The “corps of observation,” in the accomplishment of their mission, penetrated nearly thirty miles into the interior, where they discovered a location which, it was supposed, would meet the wishes of the emigrants. The place was described as being on “the banks of a river of clear water, the sides high, the country of the neighbourhood hilly, with valleys of rich cane-land, intermixed with little brooks and springs of water.” The Salzburgers who were of this company expressed themselves as highly gratified with the situation and the general appearance of the country. But as they had been wont to sanctify every act by thanksgiving and prayer, and as the events of this day would probably exert an important influence upon their future prosperity, they meekly bowed beside the water, and invoked the divine protection and blessing. They finished their journey, as they commenced it, with fervent praise to God for his great goodness as displayed in their past history, but especially in bringing them to so goodly a land. After singing a psalm, they set up a rock, which they found upon the spot, and, in the spirit of the pious Samuel, named the place Ebenezer, (the stone of help,) for they could truly say, “Hitherto the Lord hath helped us.” Thus, with devout gratitude to God, and humble reliance upon his goodness, the foundation was laid for the COLONY OF THE SALZBURGERS.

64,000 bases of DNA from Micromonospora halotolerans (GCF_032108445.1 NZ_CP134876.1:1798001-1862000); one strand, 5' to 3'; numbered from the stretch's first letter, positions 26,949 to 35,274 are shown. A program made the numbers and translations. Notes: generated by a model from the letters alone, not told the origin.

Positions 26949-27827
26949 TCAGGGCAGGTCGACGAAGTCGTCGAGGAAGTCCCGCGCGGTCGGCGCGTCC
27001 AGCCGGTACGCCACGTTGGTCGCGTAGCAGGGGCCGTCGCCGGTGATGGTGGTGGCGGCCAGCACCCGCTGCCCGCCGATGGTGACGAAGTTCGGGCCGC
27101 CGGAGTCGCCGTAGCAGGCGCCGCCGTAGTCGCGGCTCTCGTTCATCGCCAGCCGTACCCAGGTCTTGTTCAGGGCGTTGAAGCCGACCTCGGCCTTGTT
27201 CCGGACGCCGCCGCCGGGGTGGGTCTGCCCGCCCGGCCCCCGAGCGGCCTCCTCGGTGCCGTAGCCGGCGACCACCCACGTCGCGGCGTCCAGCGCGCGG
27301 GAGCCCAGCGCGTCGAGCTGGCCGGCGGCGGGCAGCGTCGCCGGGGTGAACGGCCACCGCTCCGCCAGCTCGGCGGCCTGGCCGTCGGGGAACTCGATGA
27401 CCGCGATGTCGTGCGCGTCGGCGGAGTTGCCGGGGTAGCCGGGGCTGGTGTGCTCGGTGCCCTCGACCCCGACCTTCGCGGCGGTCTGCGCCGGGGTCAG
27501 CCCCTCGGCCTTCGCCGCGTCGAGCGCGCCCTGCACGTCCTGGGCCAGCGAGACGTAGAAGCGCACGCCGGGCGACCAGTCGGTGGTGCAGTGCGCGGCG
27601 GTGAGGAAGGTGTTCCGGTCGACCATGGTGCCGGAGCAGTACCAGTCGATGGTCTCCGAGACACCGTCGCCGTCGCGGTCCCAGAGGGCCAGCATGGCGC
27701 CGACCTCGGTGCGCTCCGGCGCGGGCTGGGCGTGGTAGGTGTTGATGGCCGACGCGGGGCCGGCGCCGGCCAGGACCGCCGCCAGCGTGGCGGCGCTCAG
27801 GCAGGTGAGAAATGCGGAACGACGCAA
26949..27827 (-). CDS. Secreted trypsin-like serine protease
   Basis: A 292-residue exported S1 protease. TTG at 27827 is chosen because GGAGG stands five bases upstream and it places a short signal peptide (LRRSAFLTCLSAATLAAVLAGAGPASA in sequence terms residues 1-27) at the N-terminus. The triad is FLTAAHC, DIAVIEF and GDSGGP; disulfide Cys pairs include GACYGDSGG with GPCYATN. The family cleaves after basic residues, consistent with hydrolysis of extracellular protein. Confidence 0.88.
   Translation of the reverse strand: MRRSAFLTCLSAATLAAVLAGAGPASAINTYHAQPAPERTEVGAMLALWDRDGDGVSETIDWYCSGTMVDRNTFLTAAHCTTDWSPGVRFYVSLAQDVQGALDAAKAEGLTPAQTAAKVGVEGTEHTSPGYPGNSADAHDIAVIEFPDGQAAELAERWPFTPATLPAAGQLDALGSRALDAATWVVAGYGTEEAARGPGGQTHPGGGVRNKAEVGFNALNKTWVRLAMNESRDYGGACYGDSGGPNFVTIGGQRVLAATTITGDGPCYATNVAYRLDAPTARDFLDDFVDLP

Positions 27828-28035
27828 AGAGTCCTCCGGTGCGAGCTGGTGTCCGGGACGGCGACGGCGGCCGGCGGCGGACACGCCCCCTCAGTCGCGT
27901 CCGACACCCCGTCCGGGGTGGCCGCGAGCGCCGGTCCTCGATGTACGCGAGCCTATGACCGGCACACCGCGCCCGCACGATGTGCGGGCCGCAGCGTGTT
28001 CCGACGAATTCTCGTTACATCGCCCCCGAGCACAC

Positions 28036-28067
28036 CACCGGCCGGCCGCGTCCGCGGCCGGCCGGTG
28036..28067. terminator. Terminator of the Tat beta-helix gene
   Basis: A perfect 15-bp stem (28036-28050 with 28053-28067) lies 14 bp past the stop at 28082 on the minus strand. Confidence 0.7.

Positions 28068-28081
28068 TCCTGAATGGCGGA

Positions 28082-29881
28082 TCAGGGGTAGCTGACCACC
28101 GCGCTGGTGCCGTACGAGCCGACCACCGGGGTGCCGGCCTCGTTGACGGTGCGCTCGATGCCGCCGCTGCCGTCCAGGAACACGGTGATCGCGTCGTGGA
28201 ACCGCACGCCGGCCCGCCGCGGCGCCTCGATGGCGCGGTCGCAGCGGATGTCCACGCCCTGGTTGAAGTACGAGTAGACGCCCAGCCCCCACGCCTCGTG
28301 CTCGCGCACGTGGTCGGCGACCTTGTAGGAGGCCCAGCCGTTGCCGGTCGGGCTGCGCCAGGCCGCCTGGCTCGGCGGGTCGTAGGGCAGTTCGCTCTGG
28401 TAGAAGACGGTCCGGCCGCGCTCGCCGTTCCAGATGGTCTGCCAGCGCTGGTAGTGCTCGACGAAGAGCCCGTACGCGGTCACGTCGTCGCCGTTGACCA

It may be well here to remark that the lands alloted to the Salzburgers bordered on the possessions of the Uchee Indians, from whom General Oglethorpe obtained them some time previously. It is worthy of note that though these Indians were near neighbours to the Germans, they never manifested any hostile disposition. On the contrary, there is reason to believe that the most friendly relations always subsisted between them. It may be proper to state here that the place selected was about twenty-five miles from the city of Savannah, in a district of country afterward known as St. Matthew’s Parish, and subsequently erected into a county, which was called Effingham, after an English nobleman—Lord Effingham—who defended, in the British Parliament, in 1775, the resistance of the American Colonies to the usurpations of the mother country, and resigned his commission in the British army when he ascertained that his regiment was about to be ordered to America, to aid in enforcing the unjust exactions of the crown. The county still bears that title.